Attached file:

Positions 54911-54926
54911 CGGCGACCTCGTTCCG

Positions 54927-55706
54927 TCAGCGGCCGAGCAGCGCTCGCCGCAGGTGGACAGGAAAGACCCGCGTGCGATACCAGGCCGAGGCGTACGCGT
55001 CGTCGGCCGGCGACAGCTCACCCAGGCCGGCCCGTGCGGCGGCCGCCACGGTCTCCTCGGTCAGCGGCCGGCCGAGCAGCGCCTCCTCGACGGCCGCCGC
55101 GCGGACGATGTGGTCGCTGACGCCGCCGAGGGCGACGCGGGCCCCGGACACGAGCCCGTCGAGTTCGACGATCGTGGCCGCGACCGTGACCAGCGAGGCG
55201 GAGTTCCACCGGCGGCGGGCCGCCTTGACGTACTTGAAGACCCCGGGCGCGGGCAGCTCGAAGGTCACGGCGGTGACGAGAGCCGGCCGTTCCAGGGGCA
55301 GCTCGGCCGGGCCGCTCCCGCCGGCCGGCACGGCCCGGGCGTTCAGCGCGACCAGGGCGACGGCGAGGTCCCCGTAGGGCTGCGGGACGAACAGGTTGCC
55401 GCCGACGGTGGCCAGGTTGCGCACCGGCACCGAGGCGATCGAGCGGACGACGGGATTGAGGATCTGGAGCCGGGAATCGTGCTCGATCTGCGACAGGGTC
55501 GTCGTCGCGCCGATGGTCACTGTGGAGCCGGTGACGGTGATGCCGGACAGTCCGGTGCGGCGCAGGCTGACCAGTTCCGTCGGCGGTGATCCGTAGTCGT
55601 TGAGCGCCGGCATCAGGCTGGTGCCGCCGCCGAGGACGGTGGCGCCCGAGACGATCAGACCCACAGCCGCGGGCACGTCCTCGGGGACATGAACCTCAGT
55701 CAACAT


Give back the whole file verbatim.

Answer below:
Positions 54911-54926
54911 CGGCGACCTCGTTCCG

Positions 54927-55706
54927 TCAGCGGCCGAGCAGCGCTCGCCGCAGGTGGACAGGAAAGACCCGCGTGCGATACCAGGCCGAGGCGTACGCGT
55001 CGTCGGCCGGCGACAGCTCACCCAGGCCGGCCCGTGCGGCGGCCGCCACGGTCTCCTCGGTCAGCGGCCGGCCGAGCAGCGCCTCCTCGACGGCCGCCGC
55101 GCGGACGATGTGGTCGCTGACGCCGCCGAGGGCGACGCGGGCCCCGGACACGAGCCCGTCGAGTTCGACGATCGTGGCCGCGACCGTGACCAGCGAGGCG
55201 GAGTTCCACCGGCGGCGGGCCGCCTTGACGTACTTGAAGACCCCGGGCGCGGGCAGCTCGAAGGTCACGGCGGTGACGAGAGCCGGCCGTTCCAGGGGCA
55301 GCTCGGCCGGGCCGCTCCCGCCGGCCGGCACGGCCCGGGCGTTCAGCGCGACCAGGGCGACGGCGAGGTCCCCGTAGGGCTGCGGGACGAACAGGTTGCC
55401 GCCGACGGTGGCCAGGTTGCGCACCGGCACCGAGGCGATCGAGCGGACGACGGGATTGAGGATCTGGAGCCGGGAATCGTGCTCGATCTGCGACAGGGTC
55501 GTCGTCGCGCCGATGGTCACTGTGGAGCCGGTGACGGTGATGCCGGACAGTCCGGTGCGGCGCAGGCTGACCAGTTCCGTCGGCGGTGATCCGTAGTCGT
55601 TGAGCGCCGGCATCAGGCTGGTGCCGCCGCCGAGGACGGTGGCGCCCGAGACGATCAGACCCACAGCCGCGGGCACGTCCTCGGGGACATGAACCTCAGT
55701 CAACAT